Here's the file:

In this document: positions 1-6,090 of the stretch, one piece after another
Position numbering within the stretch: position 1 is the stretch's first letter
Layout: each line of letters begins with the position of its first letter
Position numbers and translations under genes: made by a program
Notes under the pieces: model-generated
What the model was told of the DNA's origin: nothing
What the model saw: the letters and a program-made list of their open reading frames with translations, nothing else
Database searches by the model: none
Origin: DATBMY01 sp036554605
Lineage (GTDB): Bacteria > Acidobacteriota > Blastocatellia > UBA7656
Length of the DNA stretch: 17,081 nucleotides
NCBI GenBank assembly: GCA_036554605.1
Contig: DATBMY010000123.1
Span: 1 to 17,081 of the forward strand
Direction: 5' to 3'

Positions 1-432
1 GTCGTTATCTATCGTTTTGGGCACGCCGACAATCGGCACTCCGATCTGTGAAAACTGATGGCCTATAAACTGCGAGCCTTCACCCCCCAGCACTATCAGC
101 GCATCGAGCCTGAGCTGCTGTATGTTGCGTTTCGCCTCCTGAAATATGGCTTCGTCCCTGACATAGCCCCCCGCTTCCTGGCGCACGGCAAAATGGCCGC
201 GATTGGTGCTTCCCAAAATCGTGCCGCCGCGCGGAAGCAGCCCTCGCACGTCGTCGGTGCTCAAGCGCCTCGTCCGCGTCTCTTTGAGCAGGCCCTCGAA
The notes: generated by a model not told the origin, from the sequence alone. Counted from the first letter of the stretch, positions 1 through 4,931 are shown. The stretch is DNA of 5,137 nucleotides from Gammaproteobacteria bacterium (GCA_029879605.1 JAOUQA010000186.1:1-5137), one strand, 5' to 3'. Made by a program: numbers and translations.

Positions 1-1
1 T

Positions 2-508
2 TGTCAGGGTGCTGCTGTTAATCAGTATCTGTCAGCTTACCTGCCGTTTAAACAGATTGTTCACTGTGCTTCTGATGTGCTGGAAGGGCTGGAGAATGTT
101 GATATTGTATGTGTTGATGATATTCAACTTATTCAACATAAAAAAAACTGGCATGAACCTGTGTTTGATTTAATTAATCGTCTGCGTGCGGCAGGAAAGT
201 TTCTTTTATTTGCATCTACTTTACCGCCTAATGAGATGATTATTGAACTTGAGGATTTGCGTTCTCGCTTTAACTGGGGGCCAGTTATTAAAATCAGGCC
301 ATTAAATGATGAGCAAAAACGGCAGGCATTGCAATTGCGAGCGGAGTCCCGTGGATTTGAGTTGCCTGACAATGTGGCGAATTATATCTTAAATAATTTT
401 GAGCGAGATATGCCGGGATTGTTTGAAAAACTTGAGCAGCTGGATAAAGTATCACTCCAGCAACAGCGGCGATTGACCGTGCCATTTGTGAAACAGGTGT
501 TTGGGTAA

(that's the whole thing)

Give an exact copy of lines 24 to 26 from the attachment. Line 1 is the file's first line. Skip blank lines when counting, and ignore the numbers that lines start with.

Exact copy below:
2 TGTCAGGGTGCTGCTGTTAATCAGTATCTGTCAGCTTACCTGCCGTTTAAACAGATTGTTCACTGTGCTTCTGATGTGCTGGAAGGGCTGGAGAATGTT
101 GATATTGTATGTGTTGATGATATTCAACTTATTCAACATAAAAAAAACTGGCATGAACCTGTGTTTGATTTAATTAATCGTCTGCGTGCGGCAGGAAAGT
201 TTCTTTTATTTGCATCTACTTTACCGCCTAATGAGATGATTATTGAACTTGAGGATTTGCGTTCTCGCTTTAACTGGGGGCCAGTTATTAAAATCAGGCC